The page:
Pontifical prevarication

JANE LOUISE KANDUR
ISTANBUL
Published
Pope Francis (R) shakes hands with a Rohingya Muslim refugee during an interfaith and ecumenical meeting for peace in the garden of the archbishop's residence, in Dhaka, Bangladesh.
Pope Francis (R) shakes hands with a Rohingya Muslim refugee during an interfaith and ecumenical meeting for peace in the garden of the archbishop's residence, in Dhaka, Bangladesh.

Last week, Pope Francis’s visit to Myanmar was reported in much of the international media, this paper included. The main focus was not the actual visit to Myanmar, but the Pope’s failure to mention the word Rohingya. However, only a few observers have detected a taint of hypocrisy in the Pope’s actions. The fact that two years ago the pope spoke from St. Peter’s Basilica in Rome of the Armenian genocide puts his failure to mention what is happening to the Rohingya in a very different light

The Muslims who live in the Rakhine State have been subjected to what the United Nations, the United States and other nations, Turkey included, classify as genocide. This is not a new situation, and the decades-long systematic persecution of the Rohingya has taken on a much more sinister nature in the past year. Villages are being burned down, women raped, children killed, all in an effort to eliminate the Muslims from this area.

The Rohingya, who are Bengali-speaking Muslims, have lived in the Rakhine region for generations. When Burma became independent, the Rohingya were given the same rights as any other Burmese citizen. But as is so often the case, military intervention, coups and takeovers changed the scene; today the Burmese government does not recognize the Rohingya, considering them to be in the country illegally.

It is estimated that many thousands have been slaughtered in Rakhine, with over half a million fleeing to neighboring Bangladesh - a country that is in no way equipped to handle a flood of refugees.

Pope Francis, the leader of the Catholic Church, seen by many to be a champion of the oppressed and persecuted, not only failed to speak about genocide or ethnic cleansing on his visit to Myanmar; he did not even mention the word Rohingya during his meetings with the Myanmar leader Aung San Suu Kyi and the head of the armed forces, Min Aung Hlaing.

The Pope did mention that there should be respect for all people's rights, and called for peace. He said: "Religious differences need not be a source of division and distrust, but rather a force for unity, forgiveness, tolerance and wise nation-building."

But such a call rings hollow. The pope failed to mention the human tragedy that has unfolded in front of a watching world. A few days later, when in Bangladesh, Pope Francis did speak to the Rohingya, asking them for forgiveness to what they had been subjected to and "the indifference of the world."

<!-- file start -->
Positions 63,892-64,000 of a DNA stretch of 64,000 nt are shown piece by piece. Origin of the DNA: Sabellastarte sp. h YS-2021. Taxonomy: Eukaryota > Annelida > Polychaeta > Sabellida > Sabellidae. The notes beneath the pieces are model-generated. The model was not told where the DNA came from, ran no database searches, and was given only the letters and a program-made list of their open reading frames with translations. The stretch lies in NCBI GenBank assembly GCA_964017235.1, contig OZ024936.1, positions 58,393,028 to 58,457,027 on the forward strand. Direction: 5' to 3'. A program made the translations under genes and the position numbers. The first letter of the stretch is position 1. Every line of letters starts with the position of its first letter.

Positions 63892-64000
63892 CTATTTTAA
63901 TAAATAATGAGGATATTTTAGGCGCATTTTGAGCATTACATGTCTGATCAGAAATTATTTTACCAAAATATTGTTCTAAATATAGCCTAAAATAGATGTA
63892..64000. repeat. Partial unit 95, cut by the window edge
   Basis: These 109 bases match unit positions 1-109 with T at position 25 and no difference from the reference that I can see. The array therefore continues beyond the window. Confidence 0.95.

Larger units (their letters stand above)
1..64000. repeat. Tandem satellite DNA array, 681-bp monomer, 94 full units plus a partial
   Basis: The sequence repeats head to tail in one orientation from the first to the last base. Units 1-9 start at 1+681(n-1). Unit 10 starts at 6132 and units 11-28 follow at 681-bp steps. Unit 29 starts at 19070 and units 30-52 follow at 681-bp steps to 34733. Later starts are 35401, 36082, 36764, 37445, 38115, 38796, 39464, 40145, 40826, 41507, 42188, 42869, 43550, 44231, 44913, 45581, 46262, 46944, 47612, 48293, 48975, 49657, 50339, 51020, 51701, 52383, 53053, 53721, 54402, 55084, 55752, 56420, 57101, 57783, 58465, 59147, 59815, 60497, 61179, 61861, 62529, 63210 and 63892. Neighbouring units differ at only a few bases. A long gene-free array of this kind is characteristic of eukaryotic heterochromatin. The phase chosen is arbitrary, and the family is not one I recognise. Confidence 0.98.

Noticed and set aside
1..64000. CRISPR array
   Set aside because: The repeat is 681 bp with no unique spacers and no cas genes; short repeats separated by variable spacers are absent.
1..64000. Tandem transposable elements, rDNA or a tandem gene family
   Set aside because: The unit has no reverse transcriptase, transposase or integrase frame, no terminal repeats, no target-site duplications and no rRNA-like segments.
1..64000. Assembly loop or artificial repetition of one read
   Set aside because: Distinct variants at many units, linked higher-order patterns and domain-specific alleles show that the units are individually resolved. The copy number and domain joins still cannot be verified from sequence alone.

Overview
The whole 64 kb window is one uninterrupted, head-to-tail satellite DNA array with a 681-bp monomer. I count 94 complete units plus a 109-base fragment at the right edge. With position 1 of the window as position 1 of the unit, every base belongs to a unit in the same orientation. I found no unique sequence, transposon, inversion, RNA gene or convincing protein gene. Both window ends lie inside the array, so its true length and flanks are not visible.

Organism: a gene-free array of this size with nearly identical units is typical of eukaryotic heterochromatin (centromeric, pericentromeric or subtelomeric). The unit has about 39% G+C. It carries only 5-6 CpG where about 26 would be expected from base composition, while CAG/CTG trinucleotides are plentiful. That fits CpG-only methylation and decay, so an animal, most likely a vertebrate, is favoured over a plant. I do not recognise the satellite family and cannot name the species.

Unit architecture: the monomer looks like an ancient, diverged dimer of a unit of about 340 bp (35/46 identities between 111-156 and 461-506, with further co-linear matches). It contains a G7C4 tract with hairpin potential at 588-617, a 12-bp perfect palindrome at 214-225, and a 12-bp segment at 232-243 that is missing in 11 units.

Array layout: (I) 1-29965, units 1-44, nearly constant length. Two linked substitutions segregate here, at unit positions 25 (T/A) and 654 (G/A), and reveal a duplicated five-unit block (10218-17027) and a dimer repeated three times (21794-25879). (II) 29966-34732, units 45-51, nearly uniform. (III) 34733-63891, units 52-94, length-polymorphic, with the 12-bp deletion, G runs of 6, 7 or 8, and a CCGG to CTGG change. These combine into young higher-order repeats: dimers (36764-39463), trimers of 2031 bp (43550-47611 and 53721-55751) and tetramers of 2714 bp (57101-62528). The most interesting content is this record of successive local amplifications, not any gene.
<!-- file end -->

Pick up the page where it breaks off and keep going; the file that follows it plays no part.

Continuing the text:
But there, when he was on the spot in Myanmar, the pope did not speak about the systematic slaughter of the Rohingya.

It is not so much that he did not utter the word Rohingya. That is, to some extent, understandable. The Myanmar government does not recognize the Rohingya as a people; it is for this reason that they have no rights in the country. They simply do not exist. To speak of a people that your interlocutor denies the existence of could be seen to be nonsensical. The Vatican said that Pope Francis avoided mentioning the Rohingya in an attempt to build bridges.

But did the pope did not speak of the Muslims in the Rakhine district. The government of Myanmar knows and acknowledges that these "illegal immigrants" exist in this district. The pope could have mentioned the plight of these people, without even referring to their religion. But, his advisors say, he was worried that there would be blowback on the small Christian minority in the country.

The Rohingya themselves were greatly disappointed by the pope's failure. According to The Guardian, one Rohingya refugee in Bangladesh said that the pope's failure to speak up for the Rohingya would be "something like he also is a bystander of the suffering we have (had) since decades."

But two years ago, in a speech made from St. Peter's Basilica, the pope did not hold back for diplomatic reasons. He showed no interest in building bridges. He spoke out, and described the large number of Armenian deaths that occurred during the intercommunal violence during World War I as genocide. Two years ago, the pope said: "Concealing or denying evil is like allowing a wound to keep bleeding without bandaging it."

The Turkish government and people have a large number of issues with the claims of an Armenian genocide. The claim that the Ottoman government systematically targeted 1.5 million Armenians has not been borne out by examination of contemporary sources. In fact, these sources estimate that there were just over 1 million Armenians living in the Ottoman territory prior to World War I. That a huge number of Armenians lost their lives during the violence, during their forced relocation, is not denied by anyone. But historians and contemporary sources state that the number of Armenians who tragically lost their lives during this era as being closer to 600,000.Whether the number is 600,000 or 1 million, this is a large number of deaths from one community. However, this number must be understood in the context of World War I, when millions lost their lives in the bloody battlefields, in the confusion of war. Supplies were scarce, and logistics chaotic. The Armenians were marched across the country, quite often with scanty guards - most soldiers were busy fighting. They were often attacked by locals who were infuriated by the fact that many Armenians had collaborated with the Russians.